Is Facial Hair Allowed in the Military?

Prince Harry Parade with Beard

Is Facial Hair Allowed in the Military?

Ideas about whether facial hair is allowed in the military have differed throughout the years.

In the mid-19th Century, facial hair was an unusual sight in the British Army, except for the Infantry Pioneers who were the only ones for whom it was tradition to have a beard. Later facial hair, moustaches and beards became more common in the military and it was even encouraged during the Crimean War, especially during winter months when the soldiers were encouraged to grow full beards.

Regulations were later introduced which actually prevented soldiers from shaving above their top lip, ensuring that, those who could grow a moustache, had to have one. It wasn’t until 1916 when the rule was abolished by Lieutenant General Sir Nevil Macready who disliked his own moustache. Since 1916 the British Army, Royal Air Force and the Royal Marines have allowed moustaches and connected side whiskers, and only allowed full beards if they were grown for medical reasons or religious reasons.

Facial Hair in the British Army

When on parade, the only Army rank allowed to wear a beard is that of Pioneer Sergeant, who also carries a battle axe instead of a bayonet. The tradition was for one Pioneer to march in front of the regiment clearing the path for the soldiers behind. They can also be seen wearing an apron, which, in years gone by, would protect his uniform whilst he was performing his duties. The Pioneer Sergeant also acted as a blacksmith for the unit so was therefore allowed a beard to protect his face from the heat. Even though they are not compulsory for Infantry Pioneers, most do choose to grow a beard. It is also permitted in the Scottish Infantry regiments and sometimes expected, especially by the Drum Major, Pipe Major and Commanding Officer’s piper.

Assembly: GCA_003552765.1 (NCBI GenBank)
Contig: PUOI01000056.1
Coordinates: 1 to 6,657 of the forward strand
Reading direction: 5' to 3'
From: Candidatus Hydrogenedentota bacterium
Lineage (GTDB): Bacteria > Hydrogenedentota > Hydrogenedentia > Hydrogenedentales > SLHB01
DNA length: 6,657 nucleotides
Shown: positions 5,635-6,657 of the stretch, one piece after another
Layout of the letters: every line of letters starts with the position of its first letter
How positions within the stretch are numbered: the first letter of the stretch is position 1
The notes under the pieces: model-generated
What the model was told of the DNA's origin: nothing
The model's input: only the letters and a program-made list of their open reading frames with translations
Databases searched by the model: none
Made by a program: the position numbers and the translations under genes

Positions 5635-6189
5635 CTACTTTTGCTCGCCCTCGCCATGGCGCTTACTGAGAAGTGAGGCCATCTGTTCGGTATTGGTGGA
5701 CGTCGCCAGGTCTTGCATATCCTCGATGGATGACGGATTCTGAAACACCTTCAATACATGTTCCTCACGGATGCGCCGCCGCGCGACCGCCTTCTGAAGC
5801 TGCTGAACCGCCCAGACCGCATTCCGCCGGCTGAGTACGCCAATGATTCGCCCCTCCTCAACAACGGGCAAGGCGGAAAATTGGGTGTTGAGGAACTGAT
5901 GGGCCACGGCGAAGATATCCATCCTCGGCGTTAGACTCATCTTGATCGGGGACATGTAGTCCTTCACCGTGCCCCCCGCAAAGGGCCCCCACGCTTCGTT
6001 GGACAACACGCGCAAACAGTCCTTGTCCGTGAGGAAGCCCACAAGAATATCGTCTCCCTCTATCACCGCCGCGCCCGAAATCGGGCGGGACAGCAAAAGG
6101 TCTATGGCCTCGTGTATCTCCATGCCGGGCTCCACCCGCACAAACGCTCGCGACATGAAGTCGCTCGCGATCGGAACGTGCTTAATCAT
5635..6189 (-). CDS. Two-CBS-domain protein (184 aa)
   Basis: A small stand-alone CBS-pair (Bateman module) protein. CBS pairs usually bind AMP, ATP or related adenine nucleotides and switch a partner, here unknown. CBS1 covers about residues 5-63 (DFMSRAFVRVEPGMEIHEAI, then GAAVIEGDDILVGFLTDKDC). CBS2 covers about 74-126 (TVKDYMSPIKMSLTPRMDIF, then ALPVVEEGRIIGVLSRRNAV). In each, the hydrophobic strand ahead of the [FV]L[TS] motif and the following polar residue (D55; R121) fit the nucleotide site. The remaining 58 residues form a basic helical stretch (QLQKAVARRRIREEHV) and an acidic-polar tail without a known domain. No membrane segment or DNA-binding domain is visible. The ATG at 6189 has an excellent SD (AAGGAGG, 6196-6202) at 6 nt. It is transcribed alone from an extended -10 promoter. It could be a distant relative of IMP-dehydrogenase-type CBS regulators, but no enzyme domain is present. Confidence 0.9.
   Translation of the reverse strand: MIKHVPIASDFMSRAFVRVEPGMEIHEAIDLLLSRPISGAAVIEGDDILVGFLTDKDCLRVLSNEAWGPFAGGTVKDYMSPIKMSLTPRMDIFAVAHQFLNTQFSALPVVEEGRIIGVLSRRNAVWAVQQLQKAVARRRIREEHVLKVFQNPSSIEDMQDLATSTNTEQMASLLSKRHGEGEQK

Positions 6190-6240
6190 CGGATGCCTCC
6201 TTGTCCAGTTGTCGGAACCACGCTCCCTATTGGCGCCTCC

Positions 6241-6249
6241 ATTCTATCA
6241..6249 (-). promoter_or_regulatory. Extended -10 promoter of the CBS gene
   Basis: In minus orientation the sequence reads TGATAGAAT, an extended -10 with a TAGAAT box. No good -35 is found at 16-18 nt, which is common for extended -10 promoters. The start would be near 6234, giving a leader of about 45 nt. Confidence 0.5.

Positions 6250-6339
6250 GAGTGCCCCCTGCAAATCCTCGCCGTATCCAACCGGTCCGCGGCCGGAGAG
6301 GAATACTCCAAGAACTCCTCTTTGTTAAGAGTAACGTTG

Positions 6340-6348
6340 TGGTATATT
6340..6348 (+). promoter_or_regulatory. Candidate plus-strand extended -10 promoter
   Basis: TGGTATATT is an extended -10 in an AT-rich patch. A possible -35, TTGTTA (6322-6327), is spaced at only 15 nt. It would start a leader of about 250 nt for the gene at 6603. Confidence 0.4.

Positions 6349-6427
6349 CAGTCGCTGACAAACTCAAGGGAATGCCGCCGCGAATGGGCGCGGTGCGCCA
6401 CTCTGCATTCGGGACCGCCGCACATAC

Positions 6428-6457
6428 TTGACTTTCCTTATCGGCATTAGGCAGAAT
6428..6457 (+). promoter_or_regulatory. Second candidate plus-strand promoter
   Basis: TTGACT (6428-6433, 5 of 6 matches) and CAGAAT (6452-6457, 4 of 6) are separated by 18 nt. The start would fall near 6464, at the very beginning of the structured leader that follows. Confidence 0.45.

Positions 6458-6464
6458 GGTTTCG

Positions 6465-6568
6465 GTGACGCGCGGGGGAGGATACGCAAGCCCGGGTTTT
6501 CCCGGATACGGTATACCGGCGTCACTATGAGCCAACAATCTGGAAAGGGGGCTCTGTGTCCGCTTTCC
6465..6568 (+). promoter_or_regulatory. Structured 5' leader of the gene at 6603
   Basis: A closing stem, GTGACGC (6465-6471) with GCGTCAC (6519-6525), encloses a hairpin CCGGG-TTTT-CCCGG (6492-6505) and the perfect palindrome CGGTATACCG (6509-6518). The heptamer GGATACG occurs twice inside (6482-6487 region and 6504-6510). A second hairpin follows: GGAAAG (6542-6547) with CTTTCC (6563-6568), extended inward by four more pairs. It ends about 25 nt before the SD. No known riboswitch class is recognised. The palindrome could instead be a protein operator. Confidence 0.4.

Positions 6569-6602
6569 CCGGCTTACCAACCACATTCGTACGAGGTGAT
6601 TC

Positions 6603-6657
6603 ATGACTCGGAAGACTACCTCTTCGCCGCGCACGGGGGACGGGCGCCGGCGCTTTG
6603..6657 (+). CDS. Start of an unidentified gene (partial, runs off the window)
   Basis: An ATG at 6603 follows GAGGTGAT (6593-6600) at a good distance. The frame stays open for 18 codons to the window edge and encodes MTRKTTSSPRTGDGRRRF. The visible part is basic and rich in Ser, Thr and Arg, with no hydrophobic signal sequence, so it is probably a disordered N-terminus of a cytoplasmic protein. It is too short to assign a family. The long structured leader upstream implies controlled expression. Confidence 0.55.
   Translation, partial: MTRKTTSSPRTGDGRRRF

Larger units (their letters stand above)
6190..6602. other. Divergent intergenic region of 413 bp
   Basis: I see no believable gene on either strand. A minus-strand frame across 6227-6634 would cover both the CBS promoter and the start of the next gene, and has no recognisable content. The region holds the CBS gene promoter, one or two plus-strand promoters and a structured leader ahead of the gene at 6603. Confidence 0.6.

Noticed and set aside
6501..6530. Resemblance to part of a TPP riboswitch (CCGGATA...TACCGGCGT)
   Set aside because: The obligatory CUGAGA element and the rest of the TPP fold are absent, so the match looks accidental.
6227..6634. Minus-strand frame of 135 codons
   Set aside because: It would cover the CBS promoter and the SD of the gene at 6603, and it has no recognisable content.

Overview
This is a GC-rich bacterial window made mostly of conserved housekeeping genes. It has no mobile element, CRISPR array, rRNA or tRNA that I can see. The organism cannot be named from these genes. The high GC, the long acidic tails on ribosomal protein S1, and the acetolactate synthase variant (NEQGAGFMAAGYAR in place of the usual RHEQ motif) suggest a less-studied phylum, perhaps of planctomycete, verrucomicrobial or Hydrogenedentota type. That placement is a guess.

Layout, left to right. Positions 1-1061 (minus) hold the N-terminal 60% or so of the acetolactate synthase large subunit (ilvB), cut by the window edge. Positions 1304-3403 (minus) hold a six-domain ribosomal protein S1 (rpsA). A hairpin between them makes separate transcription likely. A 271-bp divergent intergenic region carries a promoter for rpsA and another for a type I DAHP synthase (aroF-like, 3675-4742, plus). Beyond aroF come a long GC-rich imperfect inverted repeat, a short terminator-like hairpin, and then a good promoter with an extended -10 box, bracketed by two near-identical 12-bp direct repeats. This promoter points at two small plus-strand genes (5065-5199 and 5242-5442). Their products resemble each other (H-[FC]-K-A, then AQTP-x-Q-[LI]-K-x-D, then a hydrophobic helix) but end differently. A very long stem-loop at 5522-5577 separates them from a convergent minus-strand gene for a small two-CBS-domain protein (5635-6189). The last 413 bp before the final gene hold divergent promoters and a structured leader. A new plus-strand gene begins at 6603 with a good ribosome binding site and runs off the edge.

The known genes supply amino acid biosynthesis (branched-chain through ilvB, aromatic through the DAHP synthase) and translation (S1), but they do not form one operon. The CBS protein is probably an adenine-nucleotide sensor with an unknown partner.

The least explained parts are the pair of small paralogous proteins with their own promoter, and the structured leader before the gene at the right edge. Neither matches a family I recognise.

In more recent years, the British Army has seen a full range of facial hair. This is often in an effort to blend in, especially when in Afghanistan where facial hair is seen as a sign of authority. When the soldiers are on tour water is harder to come by so often they understandably prioritise the water for drinking, rather than for shaving. There is also a more practical reason for facial hair being banned, if the soldiers ever need to use gas masks facial hair breaks the seal around the mouth meaning the masks do not work properly.

Facial Hair in the Royal Navy

The Royal Navy has always allowed full beards but never a moustache alone. If after a period without shaving, it becomes clear that the soldier cannot grow both a moustache and beard then his commanding officer may order him to shave it off.

Facial Hair in the Royal Air Force

The RAF are not allowed to wear beards at all unless for religious reasons and are only allowed moustaches if they are not grown longer than the edge of the mouth. A Royal Navy serviceman, once approved, should keep his beard for six months.

What is clear is that there are numerous rules in the British Military regarding facial hair and beard traditions and seem to differ throughout the various British Armed Forces.

Pioneer Sergeant on parade
Pioneer Sergeant 1890

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